Ideals of democratic participation and rational self-government have long informed modern political theory. As a recent elaboration of these ideals, the concept of deliberative democracy is based on the principle that legitimate democracy issues from the public deliberation of citizens. This remarkably fruitful concept has spawned investigations along a number of lines. Areas of inquiry include the nature and value of deliberation, the feasibility and desirability of consensus on contentious issues, the implications of institutional complexity and cultural diversity for democratic (...)
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  49. Noel Malcolm (2012). The Title of Hobbes's Refutation of Thomas White's De Mundo. Hobbes Studies 24 (2):179-188.score: 24.0
    Hobbes's manuscript refutation of Thomas White bears no title. Some modern scholars have proposed, on the basis of references to it by Mersenne, that the work was entitled 'De motu, loco et tempore', and the abbreviated version of this, 'De motu', has become current in modern scholarship. This research note analyses Mersenne's references, and concludes that this apparent title was a descriptive phrase introduced by Mersenne himself. The full description included the term 'philosophia' (thus: Hobbes's 'philosophy concerning motion, place (...)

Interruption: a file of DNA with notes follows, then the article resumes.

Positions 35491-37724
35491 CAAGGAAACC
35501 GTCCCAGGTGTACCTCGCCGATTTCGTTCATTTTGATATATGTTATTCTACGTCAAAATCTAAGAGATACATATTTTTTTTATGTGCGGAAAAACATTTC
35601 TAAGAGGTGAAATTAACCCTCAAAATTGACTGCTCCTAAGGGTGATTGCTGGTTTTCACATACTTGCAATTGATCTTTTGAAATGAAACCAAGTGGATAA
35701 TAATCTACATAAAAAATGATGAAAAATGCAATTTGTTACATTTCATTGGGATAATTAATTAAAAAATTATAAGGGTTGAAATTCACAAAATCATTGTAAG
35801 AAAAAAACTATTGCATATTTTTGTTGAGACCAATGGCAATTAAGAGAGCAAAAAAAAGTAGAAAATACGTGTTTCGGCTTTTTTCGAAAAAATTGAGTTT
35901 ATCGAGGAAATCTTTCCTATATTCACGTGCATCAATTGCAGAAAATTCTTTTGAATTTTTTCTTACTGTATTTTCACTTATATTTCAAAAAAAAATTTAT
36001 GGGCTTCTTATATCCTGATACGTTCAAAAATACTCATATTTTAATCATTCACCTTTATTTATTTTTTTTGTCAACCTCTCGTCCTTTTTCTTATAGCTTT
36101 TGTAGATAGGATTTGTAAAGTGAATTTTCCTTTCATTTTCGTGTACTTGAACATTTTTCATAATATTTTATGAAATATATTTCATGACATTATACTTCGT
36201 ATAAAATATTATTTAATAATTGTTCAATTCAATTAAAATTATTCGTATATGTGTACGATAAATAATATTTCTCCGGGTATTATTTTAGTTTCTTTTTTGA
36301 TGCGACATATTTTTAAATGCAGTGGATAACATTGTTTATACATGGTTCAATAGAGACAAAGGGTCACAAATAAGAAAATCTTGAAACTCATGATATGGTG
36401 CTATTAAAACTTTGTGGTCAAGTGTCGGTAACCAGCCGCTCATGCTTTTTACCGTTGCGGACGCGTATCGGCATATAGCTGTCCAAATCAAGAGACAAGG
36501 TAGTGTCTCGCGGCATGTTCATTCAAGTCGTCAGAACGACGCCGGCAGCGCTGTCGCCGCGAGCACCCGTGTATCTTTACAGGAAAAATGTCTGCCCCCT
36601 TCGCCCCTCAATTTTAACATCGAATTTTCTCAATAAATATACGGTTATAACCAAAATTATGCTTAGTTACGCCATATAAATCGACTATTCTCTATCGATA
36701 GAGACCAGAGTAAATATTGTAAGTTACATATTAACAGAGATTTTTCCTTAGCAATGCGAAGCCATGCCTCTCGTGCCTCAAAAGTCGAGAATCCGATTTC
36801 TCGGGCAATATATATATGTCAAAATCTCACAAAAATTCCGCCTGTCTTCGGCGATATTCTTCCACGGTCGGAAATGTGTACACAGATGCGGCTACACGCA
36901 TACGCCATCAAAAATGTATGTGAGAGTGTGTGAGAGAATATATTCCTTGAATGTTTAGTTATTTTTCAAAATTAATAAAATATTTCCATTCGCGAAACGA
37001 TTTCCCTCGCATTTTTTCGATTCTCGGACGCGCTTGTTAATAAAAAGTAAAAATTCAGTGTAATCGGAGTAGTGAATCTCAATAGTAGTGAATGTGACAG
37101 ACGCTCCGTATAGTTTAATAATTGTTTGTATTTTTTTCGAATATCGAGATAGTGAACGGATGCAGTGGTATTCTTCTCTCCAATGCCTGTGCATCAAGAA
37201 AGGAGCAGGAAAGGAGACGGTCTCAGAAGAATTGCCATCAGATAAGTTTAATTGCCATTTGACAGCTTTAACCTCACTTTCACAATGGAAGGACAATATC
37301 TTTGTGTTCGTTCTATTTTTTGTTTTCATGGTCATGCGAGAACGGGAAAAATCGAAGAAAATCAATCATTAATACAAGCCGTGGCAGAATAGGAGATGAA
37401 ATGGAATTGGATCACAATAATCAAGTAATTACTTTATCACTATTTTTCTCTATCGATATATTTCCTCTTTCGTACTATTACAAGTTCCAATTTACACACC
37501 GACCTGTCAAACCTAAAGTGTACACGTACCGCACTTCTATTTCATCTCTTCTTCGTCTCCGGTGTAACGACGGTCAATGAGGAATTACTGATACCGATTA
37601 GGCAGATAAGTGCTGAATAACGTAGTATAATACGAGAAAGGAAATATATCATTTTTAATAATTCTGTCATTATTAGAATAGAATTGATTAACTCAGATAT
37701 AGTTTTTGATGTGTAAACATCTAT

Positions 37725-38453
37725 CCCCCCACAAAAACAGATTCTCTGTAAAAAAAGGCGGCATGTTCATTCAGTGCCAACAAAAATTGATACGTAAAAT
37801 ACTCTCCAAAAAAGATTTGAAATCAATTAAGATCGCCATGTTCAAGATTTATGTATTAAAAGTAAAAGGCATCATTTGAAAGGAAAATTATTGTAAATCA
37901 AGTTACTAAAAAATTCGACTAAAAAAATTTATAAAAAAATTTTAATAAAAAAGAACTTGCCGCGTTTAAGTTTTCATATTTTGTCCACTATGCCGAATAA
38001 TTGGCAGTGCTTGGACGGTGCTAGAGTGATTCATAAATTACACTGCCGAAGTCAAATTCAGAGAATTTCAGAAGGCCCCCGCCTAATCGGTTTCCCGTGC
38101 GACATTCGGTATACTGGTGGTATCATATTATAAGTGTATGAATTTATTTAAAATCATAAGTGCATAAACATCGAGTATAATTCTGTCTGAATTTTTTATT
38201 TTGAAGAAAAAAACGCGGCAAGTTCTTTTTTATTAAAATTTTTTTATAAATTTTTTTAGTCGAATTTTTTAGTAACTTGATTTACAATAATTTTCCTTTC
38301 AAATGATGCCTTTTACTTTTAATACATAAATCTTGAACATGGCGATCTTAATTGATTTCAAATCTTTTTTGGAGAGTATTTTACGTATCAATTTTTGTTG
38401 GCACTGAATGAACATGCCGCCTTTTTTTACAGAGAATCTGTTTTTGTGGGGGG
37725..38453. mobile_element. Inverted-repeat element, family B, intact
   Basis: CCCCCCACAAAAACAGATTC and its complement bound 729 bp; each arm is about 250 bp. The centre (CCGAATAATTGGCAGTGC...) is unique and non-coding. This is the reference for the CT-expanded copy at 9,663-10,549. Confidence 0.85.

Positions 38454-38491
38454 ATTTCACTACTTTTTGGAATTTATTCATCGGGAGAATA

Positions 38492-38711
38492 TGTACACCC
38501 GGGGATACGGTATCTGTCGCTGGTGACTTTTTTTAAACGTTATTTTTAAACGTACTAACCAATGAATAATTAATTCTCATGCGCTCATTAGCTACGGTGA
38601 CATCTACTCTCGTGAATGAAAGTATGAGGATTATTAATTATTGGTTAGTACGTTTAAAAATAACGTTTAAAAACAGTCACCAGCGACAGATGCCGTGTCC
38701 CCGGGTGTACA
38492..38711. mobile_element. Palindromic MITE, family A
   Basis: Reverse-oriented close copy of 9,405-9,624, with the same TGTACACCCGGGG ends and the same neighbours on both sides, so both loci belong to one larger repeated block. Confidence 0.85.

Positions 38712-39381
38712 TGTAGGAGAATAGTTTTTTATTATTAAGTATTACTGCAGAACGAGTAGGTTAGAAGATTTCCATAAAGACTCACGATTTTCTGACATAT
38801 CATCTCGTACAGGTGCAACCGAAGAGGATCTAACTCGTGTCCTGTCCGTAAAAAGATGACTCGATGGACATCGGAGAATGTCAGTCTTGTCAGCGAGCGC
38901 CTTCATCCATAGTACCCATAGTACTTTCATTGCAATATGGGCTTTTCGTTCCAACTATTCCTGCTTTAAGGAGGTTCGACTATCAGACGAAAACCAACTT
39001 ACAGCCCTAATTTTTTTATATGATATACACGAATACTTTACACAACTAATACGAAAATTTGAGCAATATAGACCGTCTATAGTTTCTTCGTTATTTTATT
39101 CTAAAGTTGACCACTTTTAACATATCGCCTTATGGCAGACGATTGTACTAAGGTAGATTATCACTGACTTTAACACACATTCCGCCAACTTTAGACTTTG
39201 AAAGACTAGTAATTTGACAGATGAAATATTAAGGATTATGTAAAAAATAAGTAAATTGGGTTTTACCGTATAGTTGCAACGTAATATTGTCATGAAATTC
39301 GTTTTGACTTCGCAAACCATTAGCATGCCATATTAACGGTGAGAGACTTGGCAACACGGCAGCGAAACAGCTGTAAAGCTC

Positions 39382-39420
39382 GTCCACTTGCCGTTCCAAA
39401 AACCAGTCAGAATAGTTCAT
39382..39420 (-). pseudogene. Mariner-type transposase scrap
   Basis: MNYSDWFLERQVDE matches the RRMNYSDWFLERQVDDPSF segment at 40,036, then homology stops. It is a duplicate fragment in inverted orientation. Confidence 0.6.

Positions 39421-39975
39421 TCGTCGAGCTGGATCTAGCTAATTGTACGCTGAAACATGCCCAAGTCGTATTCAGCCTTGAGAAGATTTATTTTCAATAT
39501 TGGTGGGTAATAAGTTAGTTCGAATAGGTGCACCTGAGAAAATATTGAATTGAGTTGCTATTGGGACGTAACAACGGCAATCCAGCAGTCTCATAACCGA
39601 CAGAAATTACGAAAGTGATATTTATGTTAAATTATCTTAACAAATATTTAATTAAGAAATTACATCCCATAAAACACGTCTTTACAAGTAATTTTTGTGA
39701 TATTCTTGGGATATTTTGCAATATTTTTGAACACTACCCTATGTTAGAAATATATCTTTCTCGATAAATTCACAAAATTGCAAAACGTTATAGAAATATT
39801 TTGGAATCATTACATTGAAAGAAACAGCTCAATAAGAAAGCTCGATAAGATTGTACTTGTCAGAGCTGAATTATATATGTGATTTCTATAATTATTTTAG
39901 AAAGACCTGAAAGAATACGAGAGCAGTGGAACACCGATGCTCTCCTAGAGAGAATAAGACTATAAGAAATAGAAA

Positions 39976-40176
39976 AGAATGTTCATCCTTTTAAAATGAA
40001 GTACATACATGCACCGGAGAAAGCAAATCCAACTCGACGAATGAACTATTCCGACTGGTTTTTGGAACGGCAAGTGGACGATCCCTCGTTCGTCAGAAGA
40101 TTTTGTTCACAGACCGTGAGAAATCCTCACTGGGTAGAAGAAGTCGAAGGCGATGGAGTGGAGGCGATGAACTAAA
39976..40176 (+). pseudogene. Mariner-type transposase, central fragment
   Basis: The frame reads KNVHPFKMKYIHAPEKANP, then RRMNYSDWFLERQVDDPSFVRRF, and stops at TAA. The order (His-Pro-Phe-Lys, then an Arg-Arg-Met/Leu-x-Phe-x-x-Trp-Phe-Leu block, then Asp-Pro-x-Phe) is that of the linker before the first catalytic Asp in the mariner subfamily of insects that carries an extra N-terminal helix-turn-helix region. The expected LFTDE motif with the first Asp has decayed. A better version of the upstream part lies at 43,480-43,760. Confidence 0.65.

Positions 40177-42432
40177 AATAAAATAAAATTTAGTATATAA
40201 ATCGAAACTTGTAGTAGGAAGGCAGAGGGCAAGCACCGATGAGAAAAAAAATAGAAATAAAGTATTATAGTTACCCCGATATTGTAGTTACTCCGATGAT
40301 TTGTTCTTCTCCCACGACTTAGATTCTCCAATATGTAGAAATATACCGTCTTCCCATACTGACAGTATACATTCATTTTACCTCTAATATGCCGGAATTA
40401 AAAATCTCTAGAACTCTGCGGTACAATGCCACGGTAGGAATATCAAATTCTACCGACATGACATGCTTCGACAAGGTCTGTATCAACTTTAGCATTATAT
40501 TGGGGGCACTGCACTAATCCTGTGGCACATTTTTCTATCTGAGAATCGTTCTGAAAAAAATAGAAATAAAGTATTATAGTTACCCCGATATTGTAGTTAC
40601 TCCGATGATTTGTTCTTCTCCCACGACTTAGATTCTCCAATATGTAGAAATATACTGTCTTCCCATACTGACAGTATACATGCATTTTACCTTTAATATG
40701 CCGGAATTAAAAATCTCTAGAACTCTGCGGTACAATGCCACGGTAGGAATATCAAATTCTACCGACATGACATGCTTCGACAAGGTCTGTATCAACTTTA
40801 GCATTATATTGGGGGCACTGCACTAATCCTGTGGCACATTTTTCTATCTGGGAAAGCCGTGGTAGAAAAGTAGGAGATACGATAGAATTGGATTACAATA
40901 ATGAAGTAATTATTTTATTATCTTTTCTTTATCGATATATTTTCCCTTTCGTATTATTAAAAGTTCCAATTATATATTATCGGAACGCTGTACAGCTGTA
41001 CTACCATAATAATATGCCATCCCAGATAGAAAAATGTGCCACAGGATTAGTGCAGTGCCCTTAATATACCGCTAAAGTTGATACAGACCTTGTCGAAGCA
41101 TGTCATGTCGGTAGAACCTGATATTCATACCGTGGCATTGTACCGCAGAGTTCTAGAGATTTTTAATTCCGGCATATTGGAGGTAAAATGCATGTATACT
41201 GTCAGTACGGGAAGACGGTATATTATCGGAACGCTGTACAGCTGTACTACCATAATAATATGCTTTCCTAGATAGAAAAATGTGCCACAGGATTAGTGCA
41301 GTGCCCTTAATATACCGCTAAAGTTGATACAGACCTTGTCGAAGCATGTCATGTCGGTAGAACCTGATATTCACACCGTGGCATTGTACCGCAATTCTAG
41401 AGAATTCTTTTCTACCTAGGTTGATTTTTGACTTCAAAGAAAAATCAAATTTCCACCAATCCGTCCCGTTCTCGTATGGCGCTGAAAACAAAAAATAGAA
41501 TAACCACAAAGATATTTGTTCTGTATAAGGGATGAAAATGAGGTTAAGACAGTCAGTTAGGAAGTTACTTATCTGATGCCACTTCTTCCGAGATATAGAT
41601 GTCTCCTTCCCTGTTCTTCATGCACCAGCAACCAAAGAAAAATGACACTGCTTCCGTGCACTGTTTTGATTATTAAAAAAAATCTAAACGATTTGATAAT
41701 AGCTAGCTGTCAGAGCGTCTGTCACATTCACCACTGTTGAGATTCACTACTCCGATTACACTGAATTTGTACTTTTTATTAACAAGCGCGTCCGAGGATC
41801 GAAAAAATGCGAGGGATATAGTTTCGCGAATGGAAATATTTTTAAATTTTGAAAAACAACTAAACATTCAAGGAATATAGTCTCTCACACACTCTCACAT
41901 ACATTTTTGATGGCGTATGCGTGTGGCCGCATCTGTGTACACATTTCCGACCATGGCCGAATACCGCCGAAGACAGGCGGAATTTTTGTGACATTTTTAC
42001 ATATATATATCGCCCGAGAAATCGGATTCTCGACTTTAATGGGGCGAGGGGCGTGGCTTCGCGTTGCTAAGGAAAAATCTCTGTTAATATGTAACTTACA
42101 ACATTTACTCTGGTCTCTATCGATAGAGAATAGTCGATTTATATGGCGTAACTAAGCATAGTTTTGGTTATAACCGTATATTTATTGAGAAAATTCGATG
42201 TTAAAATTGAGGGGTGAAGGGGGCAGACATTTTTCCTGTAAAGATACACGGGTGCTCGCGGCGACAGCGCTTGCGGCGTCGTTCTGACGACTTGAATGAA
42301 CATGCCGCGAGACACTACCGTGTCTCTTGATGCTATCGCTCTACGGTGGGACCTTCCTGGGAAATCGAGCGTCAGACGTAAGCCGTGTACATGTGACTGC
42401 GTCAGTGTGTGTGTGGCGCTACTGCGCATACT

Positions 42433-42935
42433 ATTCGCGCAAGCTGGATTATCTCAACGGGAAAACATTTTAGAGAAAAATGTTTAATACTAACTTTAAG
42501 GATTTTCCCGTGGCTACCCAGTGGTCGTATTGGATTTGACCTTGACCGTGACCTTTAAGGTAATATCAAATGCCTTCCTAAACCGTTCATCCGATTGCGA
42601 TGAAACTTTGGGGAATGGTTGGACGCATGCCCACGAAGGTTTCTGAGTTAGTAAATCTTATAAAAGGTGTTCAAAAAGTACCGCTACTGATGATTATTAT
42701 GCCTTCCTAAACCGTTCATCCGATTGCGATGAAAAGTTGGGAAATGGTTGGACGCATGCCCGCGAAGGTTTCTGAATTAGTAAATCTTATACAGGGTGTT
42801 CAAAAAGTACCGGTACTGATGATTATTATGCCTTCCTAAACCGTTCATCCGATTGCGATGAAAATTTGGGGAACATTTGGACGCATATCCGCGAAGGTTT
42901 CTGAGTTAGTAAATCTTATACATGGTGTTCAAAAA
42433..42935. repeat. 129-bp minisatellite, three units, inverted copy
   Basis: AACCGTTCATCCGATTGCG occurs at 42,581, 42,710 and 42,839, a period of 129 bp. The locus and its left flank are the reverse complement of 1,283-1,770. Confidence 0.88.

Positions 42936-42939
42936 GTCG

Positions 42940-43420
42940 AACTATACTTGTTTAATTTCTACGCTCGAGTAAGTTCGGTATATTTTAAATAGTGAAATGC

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  50. David Halpin (2001). Utopianism and Education: The Legacy of Thomas More. British Journal of Educational Studies 49 (3):299 - 315.score: 24.0
    'At the beginning, with Thomas More, utopia sets out an agenda for the modern world. Today, five hundred years later, what are the uses of utopia?' (Kumar, 1991, p. 85). This paper provides an answer to this question by examining More's utopian 'method' which, it is suggested, offers a model way of thinking imaginatively and prospectively about the form and content of social reform in general and educational change in particular.